So there you have it: a night in the life of my anxious brain. There’s another dream I have, a sort of recurring (thematic) dream in which I need to get somewhere or escape something dangerous, but I am moving in slow motion or stuck in quick sand. The dream never comes to a conclusion…I just try to escape something or get somewhere with no hope of ever doing so.

There’s no off switch. Alcohol helps, but it makes me angry. Not good. Pot helps, but it makes me too numb. Not good. Psychiatric meds help, but in a slow and subtle way that quits feeling very magical after a few weeks. I’ve heard good things about Heroin, but I’ve also heard it comes with a drawback or two. Sleep helps, but only if I’m not having an anxious dream, and I have a lot of them. I honestly don’t remember life without profound anxiety, even extending into my dreams. It often feels like torture to be fully honest.

I wish I had a solution, like warm milk before bed, but I’m writing more to identify with those of you who feel like there is no escape than to provide some remedy. And twisted as it might be, that’s always my goal, really…not to fix you, but to encourage you. I know you’re out there and you’re not alone. Talk to someone who understands; hell, email me if you need to. But as always, my belief is that one of the best forms of help in our situation is to know that others are in the boat with you.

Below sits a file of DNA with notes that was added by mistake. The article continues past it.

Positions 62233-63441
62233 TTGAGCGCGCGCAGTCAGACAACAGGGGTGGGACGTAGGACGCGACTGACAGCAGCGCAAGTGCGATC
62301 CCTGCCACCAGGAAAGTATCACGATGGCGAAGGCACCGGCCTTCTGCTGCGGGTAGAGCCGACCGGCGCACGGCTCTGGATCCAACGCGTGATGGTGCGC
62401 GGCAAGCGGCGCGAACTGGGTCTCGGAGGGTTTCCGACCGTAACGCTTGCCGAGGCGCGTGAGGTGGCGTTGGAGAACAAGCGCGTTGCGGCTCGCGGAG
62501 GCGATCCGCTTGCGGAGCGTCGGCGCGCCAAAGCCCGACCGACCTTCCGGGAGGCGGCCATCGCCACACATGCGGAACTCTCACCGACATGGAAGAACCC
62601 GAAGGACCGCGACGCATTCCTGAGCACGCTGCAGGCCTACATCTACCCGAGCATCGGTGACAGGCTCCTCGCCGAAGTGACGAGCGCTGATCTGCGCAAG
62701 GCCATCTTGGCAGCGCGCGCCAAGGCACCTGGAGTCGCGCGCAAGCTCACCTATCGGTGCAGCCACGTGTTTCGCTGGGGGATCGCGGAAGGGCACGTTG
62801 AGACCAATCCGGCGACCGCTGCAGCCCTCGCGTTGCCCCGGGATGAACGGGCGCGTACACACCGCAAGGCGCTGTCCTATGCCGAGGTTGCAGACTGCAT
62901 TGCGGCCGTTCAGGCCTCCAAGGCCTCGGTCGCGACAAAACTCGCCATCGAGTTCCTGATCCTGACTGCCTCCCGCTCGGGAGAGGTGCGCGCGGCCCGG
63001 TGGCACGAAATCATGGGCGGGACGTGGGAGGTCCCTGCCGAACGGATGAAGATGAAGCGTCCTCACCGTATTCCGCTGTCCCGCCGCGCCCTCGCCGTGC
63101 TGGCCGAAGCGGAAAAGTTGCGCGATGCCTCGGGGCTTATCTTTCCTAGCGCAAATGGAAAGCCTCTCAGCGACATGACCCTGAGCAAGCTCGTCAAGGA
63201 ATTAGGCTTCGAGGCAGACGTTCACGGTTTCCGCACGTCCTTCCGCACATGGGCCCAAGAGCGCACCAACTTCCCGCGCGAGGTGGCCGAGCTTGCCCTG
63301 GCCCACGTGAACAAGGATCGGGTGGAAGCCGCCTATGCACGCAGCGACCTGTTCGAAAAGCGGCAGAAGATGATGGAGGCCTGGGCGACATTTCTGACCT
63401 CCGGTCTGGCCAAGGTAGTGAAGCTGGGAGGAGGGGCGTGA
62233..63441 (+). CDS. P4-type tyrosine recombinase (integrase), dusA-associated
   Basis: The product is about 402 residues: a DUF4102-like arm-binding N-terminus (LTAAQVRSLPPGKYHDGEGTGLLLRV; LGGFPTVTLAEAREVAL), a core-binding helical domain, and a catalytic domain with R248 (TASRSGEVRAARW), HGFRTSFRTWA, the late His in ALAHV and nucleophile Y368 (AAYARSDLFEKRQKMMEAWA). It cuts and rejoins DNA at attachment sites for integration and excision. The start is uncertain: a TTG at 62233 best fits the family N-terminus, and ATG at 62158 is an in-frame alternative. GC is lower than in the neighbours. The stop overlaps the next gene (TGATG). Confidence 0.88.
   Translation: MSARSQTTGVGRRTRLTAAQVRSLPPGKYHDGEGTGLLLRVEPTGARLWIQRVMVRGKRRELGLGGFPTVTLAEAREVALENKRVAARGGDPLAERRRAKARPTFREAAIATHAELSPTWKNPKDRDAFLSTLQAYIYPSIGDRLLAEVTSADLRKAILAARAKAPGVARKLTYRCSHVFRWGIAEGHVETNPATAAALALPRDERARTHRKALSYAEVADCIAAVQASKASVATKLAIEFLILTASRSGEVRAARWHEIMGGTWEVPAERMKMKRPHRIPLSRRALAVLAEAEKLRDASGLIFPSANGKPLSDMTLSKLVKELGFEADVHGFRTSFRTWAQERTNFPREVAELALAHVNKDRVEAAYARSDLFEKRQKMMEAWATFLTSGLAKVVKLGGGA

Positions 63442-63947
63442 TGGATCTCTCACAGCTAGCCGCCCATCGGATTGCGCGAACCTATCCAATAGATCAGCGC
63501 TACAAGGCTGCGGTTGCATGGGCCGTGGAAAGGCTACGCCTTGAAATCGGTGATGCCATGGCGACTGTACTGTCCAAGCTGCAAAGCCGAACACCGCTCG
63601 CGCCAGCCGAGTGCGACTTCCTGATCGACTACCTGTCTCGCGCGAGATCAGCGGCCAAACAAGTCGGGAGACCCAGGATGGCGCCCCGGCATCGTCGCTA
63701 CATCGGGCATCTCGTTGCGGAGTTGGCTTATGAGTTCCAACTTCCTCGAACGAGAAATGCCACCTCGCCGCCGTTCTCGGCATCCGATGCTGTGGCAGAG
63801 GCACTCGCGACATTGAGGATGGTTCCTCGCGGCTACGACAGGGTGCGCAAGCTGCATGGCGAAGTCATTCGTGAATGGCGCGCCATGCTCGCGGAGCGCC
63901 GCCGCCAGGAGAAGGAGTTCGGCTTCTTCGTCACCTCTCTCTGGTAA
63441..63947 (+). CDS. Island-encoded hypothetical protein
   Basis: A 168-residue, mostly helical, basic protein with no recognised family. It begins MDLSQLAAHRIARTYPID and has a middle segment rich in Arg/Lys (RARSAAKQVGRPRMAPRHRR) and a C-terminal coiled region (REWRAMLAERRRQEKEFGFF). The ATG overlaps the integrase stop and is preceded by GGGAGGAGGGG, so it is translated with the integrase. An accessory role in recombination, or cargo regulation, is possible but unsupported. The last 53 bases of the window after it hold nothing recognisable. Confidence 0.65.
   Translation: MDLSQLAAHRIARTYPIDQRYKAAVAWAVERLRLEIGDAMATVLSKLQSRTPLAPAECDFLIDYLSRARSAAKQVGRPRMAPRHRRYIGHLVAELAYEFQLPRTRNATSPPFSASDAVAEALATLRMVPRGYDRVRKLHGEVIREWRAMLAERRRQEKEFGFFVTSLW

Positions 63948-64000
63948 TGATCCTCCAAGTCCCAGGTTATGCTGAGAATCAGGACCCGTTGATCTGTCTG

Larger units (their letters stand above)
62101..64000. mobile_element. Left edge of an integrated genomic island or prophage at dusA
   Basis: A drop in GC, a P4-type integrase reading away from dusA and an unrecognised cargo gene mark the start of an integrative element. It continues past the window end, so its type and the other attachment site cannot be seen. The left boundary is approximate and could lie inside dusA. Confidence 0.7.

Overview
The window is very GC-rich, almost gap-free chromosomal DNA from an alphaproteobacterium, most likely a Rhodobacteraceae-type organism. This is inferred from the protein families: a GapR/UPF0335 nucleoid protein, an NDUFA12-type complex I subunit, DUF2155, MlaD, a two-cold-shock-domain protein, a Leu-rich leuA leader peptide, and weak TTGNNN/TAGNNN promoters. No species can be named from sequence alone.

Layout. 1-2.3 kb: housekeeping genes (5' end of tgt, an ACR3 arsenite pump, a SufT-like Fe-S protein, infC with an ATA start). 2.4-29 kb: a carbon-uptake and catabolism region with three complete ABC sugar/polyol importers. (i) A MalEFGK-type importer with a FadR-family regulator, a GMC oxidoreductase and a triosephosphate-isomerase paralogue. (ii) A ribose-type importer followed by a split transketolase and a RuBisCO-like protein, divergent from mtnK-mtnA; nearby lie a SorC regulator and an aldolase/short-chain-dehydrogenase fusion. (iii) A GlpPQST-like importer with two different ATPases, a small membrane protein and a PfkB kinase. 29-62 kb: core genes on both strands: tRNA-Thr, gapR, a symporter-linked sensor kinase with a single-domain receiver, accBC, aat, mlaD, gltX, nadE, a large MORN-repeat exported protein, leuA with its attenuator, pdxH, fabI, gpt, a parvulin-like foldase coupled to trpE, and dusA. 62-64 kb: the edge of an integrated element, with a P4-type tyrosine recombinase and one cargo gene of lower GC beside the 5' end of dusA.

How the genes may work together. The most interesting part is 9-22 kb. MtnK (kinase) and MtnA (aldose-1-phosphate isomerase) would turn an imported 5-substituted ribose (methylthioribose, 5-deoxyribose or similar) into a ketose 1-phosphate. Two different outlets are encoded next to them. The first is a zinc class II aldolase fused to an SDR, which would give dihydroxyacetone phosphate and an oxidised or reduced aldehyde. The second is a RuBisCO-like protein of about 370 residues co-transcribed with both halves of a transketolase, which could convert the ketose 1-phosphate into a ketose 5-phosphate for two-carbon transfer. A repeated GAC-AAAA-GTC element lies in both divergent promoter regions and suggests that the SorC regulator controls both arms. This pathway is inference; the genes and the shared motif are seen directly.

Sweet dreams.

 
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2 thoughts on “The Haunted Dreams of Mental Illness

  1. Hi Tim, I think of you each day and was thankful to see your post. I suffer from anxiety and depression but it is manageable with medication. I have an adult child with severe mental illness and your blog has helped me (even more than my own experiences) in understanding what it is like for her to just get through a day, and then the night, Everyday is, incomprehensibly to non sufferers, an ordeal.

    Thank you. I’m thankful you are backđź‘Ť

  2. Hi Tim,
    I can identify with this so much. I hardly ever have an escape from my brain. Sometimes sleep helps, but I am so anxious all the time that as I start to fall asleep my brain is still going a hundred miles an hour. It’s weird. It’s almost like my body is sleeping but my brain is not. Eventually my brain succumbs to the ever so important sleep. It is very rarely peaceful. I am tortured in my sleep in a way that is cruel, and terrifying. For instance I have severe ocd. In life when I am triggered I am able to walk away, or ritualize to make it better. When I am asleep I am at the mercy of my subconscious. I will be met with the scariest most triggering situation, but I can’t escape it. I am stuck unable to get away. Sometimes I have night terrors where I am screaming at the top of my lungs, I can hear myself screaming, but I can’t open my eyes and wake up. When I do wake up my I’m crying, my body is shaking, sweating, and my heart is racing. It is so scary. After this or just an ordinary scary dream I am then afraid to go back to sleep for fear of it happening again. Occasionally I have an ocd free dream and a good night’s sleep. Most nights I awake from 2 a.m. on.
    I’m sorry you feel you have to choose between people liking you and speaking your mind. From where I sit I appreciate you speaking your mind. I like your honest an raw approach. I do understand the other piece as well. The need for people to like us. I am a people pleaser. I am unable to say no, and because of it I am often taken advantage of. So do I continue to be used so people like me, or do I speak my mind and say no, and risk that I might not be liked? I don’t know the answer, but maybe it’s a risk worth taking.

    Thank you for continuing to write. I also appreciate the time and effort you put into every post.

    ~Nicole